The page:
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27 April 2014

HS2 Phase I Hybrid Bill: Countdown to the Second Reading

As reported in our blog of April 11, the Second Reading of the HS2 Phase I Hybrid Bill has been scheduled to take place on 28 April – i.e. Monday.

There has been much debate as to whether 1 day of debating (even with an extension of time to 11pm) is enough – particularly given the importance of this scheme to supporters and opponents of HS2 alike.

Although most commentators do seem to be of the view that the Hybrid Bill will pass its Second Reading, there are two motions of note that have been tabled to take place immediately prior to the Second Reading. These two motions are supported by a combination of Michael Fabricant, Sir Edward Leigh, Jeremy Lefroy, David Davis, David Nuttall, William Cash, Caroline Spelman, Andrew Turner, Chris Kelly, Bob Blackman, Cheryl Gillan, Frank Dobson, Kate Hoey, Caroline Lucas, Andrew Bridge, Tim Loughton, Natascha Engel, Christopher Chope, Kelvin Hopkins and Dr Phillip Lee.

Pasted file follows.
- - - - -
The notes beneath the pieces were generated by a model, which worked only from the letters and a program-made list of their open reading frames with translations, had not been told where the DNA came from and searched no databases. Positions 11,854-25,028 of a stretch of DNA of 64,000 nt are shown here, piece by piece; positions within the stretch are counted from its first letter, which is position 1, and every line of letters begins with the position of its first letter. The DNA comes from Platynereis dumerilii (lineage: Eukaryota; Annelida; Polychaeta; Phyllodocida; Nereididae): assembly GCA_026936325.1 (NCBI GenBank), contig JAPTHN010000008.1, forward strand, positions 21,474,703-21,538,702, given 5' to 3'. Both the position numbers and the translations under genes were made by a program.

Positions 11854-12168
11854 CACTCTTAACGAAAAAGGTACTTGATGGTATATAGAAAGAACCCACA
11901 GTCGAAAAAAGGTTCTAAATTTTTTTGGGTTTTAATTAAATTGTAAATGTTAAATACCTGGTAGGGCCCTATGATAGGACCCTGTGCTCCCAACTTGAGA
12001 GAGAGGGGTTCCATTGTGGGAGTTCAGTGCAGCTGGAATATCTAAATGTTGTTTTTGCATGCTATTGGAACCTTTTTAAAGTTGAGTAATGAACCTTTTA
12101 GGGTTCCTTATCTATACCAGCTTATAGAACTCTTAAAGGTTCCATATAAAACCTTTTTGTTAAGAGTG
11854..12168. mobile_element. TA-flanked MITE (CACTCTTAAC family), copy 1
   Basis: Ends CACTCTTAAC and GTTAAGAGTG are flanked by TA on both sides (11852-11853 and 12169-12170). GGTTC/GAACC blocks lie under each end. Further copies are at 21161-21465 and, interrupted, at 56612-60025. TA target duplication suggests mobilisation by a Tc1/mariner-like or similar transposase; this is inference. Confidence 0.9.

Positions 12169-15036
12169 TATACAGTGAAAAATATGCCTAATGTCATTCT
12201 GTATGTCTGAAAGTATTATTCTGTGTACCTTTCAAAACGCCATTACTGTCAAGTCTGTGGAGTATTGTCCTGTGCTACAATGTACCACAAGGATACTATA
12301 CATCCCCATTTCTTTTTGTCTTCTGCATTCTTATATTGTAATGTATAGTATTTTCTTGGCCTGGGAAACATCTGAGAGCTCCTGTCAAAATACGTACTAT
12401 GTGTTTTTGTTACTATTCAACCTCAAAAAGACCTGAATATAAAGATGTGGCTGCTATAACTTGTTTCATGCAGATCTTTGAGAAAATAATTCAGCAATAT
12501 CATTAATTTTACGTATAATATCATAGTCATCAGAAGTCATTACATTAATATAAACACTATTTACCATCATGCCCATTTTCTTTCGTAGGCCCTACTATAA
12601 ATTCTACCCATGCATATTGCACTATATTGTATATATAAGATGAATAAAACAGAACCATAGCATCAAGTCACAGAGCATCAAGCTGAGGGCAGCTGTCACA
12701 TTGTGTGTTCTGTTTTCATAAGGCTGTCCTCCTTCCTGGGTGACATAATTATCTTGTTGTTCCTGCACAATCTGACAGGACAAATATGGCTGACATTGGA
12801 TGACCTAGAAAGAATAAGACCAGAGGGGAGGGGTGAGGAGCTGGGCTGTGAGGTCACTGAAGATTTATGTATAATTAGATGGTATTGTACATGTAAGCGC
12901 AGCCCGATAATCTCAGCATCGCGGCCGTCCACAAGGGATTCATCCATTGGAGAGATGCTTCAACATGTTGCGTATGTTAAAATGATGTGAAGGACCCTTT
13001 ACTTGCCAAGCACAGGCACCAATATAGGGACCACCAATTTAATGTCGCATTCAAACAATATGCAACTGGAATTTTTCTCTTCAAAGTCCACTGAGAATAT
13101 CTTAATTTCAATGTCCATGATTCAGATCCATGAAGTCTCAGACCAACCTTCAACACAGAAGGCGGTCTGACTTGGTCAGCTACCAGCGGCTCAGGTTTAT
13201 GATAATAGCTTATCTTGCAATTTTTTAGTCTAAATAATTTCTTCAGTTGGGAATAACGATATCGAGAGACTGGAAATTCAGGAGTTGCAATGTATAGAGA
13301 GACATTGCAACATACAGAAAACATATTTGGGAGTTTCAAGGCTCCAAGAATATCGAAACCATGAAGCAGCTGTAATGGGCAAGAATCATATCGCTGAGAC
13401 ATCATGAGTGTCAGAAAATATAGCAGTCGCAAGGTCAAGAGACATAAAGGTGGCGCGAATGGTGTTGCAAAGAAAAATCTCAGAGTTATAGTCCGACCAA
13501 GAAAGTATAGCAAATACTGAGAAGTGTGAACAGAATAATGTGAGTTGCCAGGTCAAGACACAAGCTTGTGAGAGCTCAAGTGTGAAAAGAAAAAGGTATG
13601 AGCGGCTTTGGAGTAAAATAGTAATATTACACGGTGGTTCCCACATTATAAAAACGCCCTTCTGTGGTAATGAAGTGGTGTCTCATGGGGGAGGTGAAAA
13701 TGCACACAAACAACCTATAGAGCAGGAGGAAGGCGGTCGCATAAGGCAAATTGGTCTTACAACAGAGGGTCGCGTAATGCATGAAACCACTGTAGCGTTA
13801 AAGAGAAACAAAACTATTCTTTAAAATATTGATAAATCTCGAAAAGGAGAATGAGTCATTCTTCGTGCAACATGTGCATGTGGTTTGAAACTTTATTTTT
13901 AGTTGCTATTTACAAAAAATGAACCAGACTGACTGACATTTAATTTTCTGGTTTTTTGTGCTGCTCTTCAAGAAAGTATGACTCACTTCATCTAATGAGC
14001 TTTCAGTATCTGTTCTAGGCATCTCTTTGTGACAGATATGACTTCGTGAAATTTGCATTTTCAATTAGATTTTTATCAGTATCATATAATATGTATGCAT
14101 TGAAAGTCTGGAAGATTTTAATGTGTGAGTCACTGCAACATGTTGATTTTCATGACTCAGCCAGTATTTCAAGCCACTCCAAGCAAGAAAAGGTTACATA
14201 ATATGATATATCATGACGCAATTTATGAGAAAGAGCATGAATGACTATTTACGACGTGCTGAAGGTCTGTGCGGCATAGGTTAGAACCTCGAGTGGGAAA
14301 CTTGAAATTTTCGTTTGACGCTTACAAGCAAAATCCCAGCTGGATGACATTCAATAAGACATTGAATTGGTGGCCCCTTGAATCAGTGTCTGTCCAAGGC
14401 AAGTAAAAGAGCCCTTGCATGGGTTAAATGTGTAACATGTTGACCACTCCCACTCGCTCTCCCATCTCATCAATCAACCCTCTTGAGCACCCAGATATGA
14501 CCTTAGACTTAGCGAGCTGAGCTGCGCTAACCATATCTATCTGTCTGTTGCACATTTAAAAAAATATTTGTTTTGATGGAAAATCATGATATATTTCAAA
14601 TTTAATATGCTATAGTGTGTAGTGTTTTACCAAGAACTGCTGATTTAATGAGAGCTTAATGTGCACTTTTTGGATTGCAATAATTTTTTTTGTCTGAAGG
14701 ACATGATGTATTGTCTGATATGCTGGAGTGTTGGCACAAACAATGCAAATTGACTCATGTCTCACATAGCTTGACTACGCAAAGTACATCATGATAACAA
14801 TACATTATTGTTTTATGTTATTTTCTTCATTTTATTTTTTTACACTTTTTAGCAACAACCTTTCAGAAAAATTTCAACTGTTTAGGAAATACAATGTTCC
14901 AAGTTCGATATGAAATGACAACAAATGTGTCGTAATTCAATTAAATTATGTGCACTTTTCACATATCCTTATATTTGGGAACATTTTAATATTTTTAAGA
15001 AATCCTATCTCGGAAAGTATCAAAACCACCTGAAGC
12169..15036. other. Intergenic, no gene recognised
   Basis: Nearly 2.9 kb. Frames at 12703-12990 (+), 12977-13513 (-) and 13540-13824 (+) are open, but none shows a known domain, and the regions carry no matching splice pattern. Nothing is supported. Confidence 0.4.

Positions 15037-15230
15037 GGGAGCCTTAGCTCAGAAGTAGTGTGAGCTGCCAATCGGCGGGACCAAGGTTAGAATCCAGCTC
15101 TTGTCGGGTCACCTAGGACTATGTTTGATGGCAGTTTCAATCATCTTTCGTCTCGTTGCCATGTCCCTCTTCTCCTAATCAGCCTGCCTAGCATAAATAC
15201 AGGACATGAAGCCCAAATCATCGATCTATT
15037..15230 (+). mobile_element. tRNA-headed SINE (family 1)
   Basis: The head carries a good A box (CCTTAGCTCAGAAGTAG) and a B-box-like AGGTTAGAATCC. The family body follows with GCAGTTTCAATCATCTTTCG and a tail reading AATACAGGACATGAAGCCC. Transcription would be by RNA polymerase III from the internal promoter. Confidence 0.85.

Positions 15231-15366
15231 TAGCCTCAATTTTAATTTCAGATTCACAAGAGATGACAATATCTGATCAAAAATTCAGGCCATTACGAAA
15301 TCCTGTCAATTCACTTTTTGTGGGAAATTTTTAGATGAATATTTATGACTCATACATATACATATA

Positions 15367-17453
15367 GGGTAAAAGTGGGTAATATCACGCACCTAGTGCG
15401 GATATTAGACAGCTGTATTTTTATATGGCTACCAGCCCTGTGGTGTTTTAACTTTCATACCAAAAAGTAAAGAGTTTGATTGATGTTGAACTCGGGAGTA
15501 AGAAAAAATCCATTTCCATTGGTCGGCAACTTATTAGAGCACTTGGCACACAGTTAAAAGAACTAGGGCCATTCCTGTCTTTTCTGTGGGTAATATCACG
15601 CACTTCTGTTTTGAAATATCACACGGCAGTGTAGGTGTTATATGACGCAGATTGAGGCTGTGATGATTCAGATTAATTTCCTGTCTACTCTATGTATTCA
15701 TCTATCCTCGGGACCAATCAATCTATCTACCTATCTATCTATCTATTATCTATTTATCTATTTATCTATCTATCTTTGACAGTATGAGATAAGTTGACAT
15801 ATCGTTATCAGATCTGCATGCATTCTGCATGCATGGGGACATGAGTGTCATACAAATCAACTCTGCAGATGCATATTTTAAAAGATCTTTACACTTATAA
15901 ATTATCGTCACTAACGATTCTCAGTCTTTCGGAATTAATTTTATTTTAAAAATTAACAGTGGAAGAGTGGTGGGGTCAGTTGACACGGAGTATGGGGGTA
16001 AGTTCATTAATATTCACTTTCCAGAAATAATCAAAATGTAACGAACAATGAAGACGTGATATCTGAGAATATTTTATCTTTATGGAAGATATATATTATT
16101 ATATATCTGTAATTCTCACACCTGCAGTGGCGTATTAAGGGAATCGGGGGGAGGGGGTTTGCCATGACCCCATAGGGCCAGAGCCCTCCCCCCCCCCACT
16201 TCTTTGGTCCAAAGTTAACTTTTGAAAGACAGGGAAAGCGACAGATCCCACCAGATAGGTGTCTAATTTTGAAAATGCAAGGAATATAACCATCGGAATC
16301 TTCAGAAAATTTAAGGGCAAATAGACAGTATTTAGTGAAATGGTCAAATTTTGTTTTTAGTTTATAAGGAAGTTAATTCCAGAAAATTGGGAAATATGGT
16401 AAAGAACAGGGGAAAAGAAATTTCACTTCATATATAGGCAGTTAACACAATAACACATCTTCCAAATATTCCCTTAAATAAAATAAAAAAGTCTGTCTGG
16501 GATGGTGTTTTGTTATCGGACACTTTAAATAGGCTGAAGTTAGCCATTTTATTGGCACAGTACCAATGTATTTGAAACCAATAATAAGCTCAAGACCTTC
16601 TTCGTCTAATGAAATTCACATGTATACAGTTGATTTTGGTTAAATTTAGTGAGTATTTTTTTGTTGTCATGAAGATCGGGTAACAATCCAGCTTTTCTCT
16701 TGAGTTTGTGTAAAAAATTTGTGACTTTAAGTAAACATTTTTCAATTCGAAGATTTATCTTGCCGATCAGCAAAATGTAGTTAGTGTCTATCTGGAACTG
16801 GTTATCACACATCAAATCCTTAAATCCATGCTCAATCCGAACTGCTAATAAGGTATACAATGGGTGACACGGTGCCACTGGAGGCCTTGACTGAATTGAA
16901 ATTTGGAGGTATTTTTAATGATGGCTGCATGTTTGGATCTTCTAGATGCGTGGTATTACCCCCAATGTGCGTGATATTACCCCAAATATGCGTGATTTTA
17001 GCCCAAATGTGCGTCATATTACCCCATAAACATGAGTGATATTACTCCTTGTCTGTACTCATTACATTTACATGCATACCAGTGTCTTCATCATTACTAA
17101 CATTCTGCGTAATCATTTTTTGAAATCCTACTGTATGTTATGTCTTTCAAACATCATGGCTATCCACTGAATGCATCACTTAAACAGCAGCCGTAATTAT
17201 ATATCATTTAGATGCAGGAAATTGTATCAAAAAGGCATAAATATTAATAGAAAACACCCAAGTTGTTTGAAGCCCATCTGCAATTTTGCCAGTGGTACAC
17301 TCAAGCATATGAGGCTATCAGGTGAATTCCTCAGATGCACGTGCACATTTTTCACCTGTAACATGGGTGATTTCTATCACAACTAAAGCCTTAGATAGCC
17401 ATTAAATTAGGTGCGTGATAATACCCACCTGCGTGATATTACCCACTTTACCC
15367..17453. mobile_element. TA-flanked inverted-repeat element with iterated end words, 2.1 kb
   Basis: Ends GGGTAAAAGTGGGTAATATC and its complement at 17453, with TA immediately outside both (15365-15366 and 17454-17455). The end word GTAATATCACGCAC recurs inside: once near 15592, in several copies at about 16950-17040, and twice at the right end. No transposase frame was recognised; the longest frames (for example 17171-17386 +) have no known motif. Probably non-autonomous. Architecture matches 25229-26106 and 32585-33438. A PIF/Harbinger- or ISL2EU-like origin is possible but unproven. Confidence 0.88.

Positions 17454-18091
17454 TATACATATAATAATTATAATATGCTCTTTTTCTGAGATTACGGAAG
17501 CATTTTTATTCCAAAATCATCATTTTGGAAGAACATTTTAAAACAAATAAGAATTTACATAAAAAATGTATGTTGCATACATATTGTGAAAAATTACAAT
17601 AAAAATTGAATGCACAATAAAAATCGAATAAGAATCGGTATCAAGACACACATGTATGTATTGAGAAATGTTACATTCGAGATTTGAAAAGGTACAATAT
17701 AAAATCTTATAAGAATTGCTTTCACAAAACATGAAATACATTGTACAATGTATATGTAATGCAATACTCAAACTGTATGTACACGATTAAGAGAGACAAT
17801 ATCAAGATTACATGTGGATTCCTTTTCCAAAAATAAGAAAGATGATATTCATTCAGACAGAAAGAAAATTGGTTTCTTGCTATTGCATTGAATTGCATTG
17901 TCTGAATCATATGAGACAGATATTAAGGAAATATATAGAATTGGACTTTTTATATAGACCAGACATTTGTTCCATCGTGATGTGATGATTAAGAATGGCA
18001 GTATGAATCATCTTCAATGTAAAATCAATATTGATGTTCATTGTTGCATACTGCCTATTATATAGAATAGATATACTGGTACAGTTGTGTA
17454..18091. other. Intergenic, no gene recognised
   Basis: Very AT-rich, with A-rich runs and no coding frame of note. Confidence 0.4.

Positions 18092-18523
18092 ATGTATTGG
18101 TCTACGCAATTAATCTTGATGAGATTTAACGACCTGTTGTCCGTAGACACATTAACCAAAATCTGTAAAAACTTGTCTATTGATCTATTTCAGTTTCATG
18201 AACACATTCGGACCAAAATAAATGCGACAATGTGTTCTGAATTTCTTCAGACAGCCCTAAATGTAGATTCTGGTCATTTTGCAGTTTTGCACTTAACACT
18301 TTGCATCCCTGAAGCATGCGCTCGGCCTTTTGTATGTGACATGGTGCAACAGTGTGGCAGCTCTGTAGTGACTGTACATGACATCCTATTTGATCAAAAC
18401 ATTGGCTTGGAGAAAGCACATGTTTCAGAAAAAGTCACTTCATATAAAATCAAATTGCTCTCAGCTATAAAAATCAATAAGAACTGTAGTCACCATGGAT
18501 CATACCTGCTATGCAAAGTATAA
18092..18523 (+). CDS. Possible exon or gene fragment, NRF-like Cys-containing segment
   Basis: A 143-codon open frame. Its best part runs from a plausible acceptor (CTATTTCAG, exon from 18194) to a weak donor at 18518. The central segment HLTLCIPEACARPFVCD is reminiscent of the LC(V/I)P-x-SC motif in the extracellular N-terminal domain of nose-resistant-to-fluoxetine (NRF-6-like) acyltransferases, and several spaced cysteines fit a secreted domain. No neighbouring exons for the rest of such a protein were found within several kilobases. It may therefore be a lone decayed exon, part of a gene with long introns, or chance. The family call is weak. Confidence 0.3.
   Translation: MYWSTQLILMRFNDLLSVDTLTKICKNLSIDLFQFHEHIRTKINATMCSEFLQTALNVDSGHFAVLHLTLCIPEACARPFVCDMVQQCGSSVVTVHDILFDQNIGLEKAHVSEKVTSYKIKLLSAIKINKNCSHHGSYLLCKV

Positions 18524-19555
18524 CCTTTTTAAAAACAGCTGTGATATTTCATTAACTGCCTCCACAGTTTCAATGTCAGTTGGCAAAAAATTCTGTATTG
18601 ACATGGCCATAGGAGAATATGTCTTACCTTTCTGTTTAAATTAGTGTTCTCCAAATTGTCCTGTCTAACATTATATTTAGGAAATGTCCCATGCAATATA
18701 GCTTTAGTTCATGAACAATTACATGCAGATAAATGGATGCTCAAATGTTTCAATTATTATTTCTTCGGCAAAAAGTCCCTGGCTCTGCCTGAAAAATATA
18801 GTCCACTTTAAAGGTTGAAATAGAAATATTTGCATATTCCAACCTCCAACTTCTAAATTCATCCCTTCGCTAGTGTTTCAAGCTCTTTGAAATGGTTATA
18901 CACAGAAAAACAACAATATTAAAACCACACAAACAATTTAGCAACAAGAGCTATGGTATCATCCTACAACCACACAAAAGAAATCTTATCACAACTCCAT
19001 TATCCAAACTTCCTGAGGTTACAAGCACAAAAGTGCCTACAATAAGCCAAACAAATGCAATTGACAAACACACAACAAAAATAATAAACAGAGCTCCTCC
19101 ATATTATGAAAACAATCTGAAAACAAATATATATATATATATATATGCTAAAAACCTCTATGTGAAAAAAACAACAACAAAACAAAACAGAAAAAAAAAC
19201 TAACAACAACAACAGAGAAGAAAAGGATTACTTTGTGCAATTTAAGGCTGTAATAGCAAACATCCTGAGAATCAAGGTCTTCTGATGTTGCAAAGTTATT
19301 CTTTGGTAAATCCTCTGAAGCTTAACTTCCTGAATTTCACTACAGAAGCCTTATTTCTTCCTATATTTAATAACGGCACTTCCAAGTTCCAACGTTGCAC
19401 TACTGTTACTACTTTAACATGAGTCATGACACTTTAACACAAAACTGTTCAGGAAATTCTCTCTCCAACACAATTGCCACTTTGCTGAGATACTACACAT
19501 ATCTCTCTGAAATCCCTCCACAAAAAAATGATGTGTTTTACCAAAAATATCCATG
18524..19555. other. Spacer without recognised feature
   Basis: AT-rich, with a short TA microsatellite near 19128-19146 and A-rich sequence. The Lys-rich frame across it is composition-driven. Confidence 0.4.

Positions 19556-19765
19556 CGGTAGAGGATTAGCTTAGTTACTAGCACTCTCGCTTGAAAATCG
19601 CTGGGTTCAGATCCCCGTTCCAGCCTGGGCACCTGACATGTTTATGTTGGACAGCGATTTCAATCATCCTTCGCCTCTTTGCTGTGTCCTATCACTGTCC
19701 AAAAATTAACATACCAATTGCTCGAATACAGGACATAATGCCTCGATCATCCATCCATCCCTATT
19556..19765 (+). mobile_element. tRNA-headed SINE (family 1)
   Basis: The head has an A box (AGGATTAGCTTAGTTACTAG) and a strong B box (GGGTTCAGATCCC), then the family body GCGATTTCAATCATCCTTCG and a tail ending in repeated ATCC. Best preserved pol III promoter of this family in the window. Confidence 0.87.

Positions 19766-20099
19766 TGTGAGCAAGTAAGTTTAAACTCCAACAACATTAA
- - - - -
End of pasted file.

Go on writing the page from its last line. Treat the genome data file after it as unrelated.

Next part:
If either motion is passed then it would have the effect of preventing the Second Reading of the Bill. This would be a major blow to the Government and all supporters of HS2.

In the event, however, that either of these motions is not passed and the Bill passes its Second Reading, the “principle” of the Bill will be approved. This means that no fundamental opposition to the scheme or major alterations to the route will be considered. The Bill will then move to a Committee who will consider petitions seeking specific protections for landowners or other interests affected by the scheme.

At this stage, there is no indication that the petitioning deadlines will change and so we continue to work towards dates of 16 May for local authorities (not including parish councils) and businesses, with the deadline for individuals and all other petitioners being 23 May. Assuming the Second Reading passes future posts will cover petitioning in more detail.

We must now watch this space to see if there is anything else of note revealed early next week and see whether there is a sufficient groundswell of opinion in the House of Commons to derail the project.